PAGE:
(Bloomberg) -- UK proposals to block water company dividends over sewage spills risk preventing the infrastructure investment the nation urgently needs, industry bosses warned the government.

Environment Secretary Steve Barclay told executives at a meeting last month that significant sewage discharges may be punished with bans on dividends and bonuses. The bonus ban has since been confirmed. Company officials said a dividend block would deter investment or make it punitively expensive, according to two people familiar with their representations.

Water companies paid dividends totaling £1.4 billion in the financial year to April 2023, but industry regulator Ofwat has said they aren’t doing enough to explain why the payouts are justified. 

From next year, Ofwat will get new powers to block dividends if it assesses the payments could jeopardize a company’s financial health. Barclay’s proposal would extend those “cash lock-up” powers to blocking dividends for companies that commit “category one” or “category two” sewage spills, according to the two individuals familiar with the plans.

Category one and two breaches — such as causing significant pollution at bathing sites or serious management failings — are relatively frequent, and cases can be tied up in court for years. Investors fear the proposal could result in regular dividend blocks that would disrupt their returns.

The latest row comes at a time when Thames Water, the nation’s top water and sewage utility, is under threat of being put into special administration by the regulator, damaging shareholders. The two people warned that investment in UK water infrastructure would also be at risk if the government presses ahead with special administration of Thames.

Thames Water declined to comment.

On Wednesday, MPs urged Ofwat to listen to Thames shareholders when they ask for a “lighter touch” on enforcing regulation for them.

“It may not be in your organisation’s interest to use the full extent of its powers given the impact that the failure of a major business would have on the stability of the sector and the public purse,” Parliament’s Environment, Farming and Rural Affairs Committee wrote to Ofwat Chief Executive David Black. “Challenging dividend payments to Kemble Water, the parent company of Thames Water which itself generates no income, has the potential to undermine its business and require Government action through a special administrative vehicle.”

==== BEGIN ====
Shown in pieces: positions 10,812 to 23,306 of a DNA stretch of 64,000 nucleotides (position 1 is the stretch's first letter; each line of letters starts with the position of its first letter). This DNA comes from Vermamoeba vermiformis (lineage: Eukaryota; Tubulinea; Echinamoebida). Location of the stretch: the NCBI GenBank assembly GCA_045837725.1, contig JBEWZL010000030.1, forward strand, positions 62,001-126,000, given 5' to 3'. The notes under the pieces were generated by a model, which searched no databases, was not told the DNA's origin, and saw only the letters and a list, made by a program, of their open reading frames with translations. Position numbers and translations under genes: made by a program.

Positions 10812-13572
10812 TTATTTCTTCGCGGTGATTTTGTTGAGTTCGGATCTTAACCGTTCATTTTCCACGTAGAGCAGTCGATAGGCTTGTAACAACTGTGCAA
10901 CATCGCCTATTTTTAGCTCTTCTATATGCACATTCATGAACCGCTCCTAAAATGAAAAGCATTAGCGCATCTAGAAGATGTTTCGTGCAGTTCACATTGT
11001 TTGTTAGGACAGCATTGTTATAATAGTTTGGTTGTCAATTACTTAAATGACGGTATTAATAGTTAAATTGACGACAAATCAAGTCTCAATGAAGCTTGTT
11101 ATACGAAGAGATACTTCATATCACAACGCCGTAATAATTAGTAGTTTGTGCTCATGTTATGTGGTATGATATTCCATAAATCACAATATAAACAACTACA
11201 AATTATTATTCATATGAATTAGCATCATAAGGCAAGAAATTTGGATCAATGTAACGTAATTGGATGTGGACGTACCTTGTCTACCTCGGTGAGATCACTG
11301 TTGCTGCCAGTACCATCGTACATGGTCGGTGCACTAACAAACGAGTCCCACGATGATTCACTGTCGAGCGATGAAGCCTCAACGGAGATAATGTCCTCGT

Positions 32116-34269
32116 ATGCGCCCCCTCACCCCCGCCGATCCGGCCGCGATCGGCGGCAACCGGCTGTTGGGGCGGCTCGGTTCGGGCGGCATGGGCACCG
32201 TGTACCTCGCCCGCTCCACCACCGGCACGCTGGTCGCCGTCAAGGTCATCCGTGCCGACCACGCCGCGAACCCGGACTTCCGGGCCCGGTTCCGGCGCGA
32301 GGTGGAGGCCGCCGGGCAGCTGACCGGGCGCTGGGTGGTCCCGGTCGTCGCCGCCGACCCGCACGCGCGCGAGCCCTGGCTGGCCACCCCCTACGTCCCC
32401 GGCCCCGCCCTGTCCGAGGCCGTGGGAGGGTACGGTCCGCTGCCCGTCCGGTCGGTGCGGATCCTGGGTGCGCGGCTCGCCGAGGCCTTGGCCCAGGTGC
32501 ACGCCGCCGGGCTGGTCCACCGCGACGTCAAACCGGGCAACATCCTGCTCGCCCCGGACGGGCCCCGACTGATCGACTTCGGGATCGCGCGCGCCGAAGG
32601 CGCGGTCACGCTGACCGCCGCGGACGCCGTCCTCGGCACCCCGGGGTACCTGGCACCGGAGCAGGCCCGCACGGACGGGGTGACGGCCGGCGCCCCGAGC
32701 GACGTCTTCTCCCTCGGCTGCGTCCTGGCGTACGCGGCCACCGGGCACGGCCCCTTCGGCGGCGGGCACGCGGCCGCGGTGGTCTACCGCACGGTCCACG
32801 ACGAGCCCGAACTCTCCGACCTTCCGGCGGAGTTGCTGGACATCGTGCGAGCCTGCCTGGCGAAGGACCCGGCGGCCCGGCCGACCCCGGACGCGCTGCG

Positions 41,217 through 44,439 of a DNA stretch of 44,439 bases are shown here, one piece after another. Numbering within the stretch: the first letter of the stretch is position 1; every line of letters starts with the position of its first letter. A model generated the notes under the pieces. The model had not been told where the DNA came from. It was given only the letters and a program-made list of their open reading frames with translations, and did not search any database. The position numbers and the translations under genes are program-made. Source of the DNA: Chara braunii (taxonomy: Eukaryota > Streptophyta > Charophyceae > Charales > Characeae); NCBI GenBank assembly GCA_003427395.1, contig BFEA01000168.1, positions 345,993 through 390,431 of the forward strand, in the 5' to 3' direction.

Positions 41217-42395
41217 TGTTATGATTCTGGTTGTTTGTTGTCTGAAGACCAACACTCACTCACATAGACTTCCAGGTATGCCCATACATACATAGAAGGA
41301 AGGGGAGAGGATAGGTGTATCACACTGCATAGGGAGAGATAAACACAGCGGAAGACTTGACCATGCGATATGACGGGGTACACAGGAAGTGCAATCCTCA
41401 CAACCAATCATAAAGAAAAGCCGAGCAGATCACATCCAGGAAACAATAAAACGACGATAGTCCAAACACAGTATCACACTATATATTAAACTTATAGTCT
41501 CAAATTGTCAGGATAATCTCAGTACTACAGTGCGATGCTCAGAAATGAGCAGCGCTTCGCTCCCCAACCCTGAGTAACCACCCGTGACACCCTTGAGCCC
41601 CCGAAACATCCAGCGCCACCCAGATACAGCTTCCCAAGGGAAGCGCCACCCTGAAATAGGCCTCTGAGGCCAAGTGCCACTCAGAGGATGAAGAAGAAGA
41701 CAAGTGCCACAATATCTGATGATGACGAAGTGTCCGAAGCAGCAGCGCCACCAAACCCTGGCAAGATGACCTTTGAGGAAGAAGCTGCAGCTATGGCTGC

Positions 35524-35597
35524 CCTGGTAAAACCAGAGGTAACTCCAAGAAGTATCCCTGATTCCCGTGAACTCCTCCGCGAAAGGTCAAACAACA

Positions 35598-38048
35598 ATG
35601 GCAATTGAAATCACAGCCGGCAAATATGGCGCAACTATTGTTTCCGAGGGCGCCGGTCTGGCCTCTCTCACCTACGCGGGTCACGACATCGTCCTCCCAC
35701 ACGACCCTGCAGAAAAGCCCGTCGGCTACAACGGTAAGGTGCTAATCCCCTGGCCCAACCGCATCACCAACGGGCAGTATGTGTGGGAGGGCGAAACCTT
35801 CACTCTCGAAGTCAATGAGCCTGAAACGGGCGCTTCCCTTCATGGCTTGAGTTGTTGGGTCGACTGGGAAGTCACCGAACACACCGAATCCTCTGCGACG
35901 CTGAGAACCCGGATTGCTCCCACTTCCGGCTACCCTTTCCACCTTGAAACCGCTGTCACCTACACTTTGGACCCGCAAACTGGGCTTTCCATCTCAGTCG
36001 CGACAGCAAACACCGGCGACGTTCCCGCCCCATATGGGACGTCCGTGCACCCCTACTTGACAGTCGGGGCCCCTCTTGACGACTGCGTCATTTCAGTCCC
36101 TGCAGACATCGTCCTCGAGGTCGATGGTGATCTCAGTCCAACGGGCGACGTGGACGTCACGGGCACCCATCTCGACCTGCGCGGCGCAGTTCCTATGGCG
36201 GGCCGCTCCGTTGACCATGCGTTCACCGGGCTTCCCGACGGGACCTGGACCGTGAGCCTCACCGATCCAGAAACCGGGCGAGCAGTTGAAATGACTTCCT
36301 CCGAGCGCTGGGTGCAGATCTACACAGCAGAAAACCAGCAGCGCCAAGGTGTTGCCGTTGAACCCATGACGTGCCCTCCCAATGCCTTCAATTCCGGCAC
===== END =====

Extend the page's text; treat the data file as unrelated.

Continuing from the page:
In total, water companies have proposed £96 billion of investment in the water sector over the next five years to upgrade aging infrastructure and tackle chronic leakages and sewage spills. 

Both a dividend block for sewage discharges and Thames’ special administration would lead a re-rating of an industry that is nominally a low-risk, regulated monopoly, the two people said. That would raise the cost of capital and result in higher water bills, making it even harder to deliver the infrastructure improvements needed.

Ofwat has demanded that Thames’ owners inject £3.25 billion into the highly indebted business by 2030 to help pay for £18.7 billion of investment. In return, Thames wants a 40% real-terms increase in bills, heavily front-loaded.

“Water company business plans are currently being scrutinized by Ofwat through an independent process to ensure they meet targets for environmental improvements without unduly impacting customer bills,” a spokesman for Defra said. 

Defra and Ofwat are reluctant to agree to such extensive price hikes in an election year but time is running out as Thames’ parent company, Kemble Water Holdings, needs cash currently tied up in Thames to refinance hundreds of millions of pounds of debt, its accounts show. 

Ofwat is also investigating whether Thames broke the rules in October by paying a £37.5 million dividend to Kemble, with a decision expected in weeks that could ultimately result in more fines for the utility or further cash lock-ups.

Last week, Thames’ chair, Adrian Montague, had to step down from running the board of Kemble to quell concerns over a conflict of interest.

Government officials have drawn up contingency plans that would see Thames put into special administration, investors wiped out, and Kemble bondholders forced to take losses. 

The government is confident a buyer could be found relatively easily once Thames is relieved of some of its vast debt burden, minimizing costs to the taxpayer from the administration process, the people said. 

The government needs to be seen to be tackling pollution because it has become a major election issue. A Survation poll of 6,000 adults last September found that sewage discharges are an issue for more than half of voter. In some traditional Conservative seats, including the prime minister’s Richmond constituency, it’s an issue for almost two thirds.

Barclay announced Tuesday a fourfold increase in water company inspections the government’s latest crackdown on pollution, along with 500 additional staff. Last week, he confirmed that water bosses would be banned from bonuses if a company commits a category one or two breach.

Labour has taken a hard line, threatening jail terms for bosses who allow criminal spills — but it has stopped short of threatening to block dividends.

(Updates with details on MPs’ letter in eighth, ninth paragraphs)

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